Dropping a man-of-the-match debutant suggests riches beyond the norm but Will Smallbone has his focus trained on being a focal point against the French.
It was natural for the scrutiny to be on Evan Ferguson’s first Ireland start but the man five years his elder making his bow made an equally solid impression against the Latvians.
Smallbone, thriving on loan this season at Stoke City from Southampton, began by operating just behind Ferguson and Michael Obafemi and was involved in both goals which raced them into a 2-0 lead within 17 minutes.
The subsequent drama on a madcap evening, between the concession of two and the scrambled winner by substitute Chiedoize Ogbene, ensued without diminishing the impact on the game by the attacker who ascribed fatigue to his withdrawal for Jeff Hendrick with nine minutes from full-time.
If Wednesday was an audition for Monday’s tougher test, Smallbone marked high, yet it seems Jason Knight’s rest was designed to unleash him against a French midfield harnessed by Real Madrid rock Aurélien Tchouaméni.
“Everyone wants to play in that game – the big one for Irish football,” said the 23-year-old about the France showdown.
“Personally, I’d love to put myself out and be part of the side that faces a team that reached the last World Cup final.
“France have great individuals and talents but I think we need to get out there and be competitive.
“I don't see why we can't play that shape because we created a lot of chances with it against Latvia. We need to be as attacking as we can, while obviously being cautious of their threats.”
Correlating the debrief from Latvia, plenty of it unpalatable, with the gameplan for France is foolhardy as it’s inevitable the team ranked fifth in the world will boss possession when the side situated 128 places below Les Bleus did in patches.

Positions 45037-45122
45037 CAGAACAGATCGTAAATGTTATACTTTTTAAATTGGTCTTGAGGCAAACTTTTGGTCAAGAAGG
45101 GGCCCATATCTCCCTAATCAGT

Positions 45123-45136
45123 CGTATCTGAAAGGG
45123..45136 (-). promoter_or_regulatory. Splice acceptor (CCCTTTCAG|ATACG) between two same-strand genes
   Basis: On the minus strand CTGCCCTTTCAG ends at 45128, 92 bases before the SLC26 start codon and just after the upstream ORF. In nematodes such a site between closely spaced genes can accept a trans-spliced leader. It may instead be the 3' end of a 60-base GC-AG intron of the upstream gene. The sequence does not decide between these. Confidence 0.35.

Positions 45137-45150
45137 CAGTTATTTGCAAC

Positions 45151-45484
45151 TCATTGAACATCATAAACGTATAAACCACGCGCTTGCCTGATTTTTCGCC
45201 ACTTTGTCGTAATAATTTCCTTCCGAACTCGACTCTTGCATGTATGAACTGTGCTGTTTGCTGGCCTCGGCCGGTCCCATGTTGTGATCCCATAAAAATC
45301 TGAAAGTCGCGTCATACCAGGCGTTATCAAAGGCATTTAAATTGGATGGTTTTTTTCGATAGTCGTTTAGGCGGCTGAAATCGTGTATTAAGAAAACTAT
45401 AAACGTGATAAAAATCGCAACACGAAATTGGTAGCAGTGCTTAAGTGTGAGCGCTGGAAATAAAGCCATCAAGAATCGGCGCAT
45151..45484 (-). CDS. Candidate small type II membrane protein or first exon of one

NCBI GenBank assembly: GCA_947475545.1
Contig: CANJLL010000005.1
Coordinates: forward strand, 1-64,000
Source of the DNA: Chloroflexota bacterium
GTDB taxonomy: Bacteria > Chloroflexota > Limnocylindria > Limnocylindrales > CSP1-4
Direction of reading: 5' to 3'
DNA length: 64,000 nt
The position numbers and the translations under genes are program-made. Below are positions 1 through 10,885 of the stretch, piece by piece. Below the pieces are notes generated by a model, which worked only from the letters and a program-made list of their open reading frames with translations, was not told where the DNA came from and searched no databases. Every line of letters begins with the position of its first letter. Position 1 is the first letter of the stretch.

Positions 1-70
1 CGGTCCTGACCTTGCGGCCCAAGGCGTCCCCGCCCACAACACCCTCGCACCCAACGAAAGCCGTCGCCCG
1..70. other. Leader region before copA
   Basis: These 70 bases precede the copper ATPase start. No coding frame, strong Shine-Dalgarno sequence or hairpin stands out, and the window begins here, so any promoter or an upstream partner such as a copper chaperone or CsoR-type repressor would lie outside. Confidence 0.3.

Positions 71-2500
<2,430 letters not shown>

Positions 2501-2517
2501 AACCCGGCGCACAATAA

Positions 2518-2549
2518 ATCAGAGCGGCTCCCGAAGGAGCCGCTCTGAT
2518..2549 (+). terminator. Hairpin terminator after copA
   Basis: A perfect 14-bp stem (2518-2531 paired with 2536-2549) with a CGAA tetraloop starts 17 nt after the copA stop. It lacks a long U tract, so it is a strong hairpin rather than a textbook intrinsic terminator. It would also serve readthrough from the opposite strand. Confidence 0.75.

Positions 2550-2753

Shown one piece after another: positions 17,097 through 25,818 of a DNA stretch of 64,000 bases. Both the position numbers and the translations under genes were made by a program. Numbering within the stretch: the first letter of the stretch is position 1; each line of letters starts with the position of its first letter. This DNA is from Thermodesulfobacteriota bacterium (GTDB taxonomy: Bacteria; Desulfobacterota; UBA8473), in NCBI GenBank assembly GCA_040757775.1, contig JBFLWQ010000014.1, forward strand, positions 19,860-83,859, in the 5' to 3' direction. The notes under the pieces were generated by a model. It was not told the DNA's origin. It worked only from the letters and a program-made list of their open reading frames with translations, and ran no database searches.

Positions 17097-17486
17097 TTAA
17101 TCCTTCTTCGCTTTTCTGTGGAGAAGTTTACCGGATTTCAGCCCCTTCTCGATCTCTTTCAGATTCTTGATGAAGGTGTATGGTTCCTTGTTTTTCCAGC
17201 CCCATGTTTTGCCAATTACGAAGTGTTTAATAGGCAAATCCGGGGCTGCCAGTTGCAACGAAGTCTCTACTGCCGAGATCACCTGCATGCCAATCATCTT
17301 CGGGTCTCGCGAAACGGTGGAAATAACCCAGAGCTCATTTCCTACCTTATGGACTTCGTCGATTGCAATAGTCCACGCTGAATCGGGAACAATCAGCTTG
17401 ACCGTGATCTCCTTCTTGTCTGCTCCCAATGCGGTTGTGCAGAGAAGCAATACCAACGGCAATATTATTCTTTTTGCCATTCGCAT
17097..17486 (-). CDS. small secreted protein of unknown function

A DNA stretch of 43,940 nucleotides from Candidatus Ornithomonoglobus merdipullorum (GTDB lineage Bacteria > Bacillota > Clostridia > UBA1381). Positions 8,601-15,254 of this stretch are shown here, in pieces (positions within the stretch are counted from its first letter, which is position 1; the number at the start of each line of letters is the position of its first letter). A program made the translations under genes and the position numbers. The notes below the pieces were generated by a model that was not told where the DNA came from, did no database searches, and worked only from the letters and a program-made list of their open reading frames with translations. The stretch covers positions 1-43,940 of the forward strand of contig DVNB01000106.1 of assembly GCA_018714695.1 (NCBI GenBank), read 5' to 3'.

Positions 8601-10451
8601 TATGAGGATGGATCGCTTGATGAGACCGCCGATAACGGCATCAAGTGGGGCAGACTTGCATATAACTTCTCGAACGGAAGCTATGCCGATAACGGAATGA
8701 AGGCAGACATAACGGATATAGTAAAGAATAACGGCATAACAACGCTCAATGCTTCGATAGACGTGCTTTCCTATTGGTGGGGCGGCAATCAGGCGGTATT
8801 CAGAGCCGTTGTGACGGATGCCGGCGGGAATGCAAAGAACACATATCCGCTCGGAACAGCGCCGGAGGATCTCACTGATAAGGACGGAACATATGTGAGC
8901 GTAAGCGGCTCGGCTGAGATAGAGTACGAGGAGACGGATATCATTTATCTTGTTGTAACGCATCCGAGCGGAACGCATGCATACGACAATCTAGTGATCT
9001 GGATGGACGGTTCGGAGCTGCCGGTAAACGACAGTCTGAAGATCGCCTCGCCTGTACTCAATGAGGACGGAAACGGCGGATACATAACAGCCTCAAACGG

“This will be a different game,” stressed Kenny about Smallbone’s credentials for involvement.
“I'm not saying we're going to throw Will in. I'm all about his technical ability but his running stats at Stoke are the highest in his team, so he's added other parts of his game, and is tactically flexible.”
Whoever does get the nod, there can be no room for the errors which descended the Latvia dry run into a slog.
“If those mistakes are made against France, you will be punished,” confessed Kenny about the gulf in class. “The players understand that.
“We continue to be brave in how we play and believe in what we do.
“Of course, we must make provisions for the strengths France have but we have to be courageous in our play by passing the ball and being fearless in our approach. It is important to have confidence in the way we play.
“We need to put our bodies on the line to secure the result we want because without question France will have strong spells in the game.”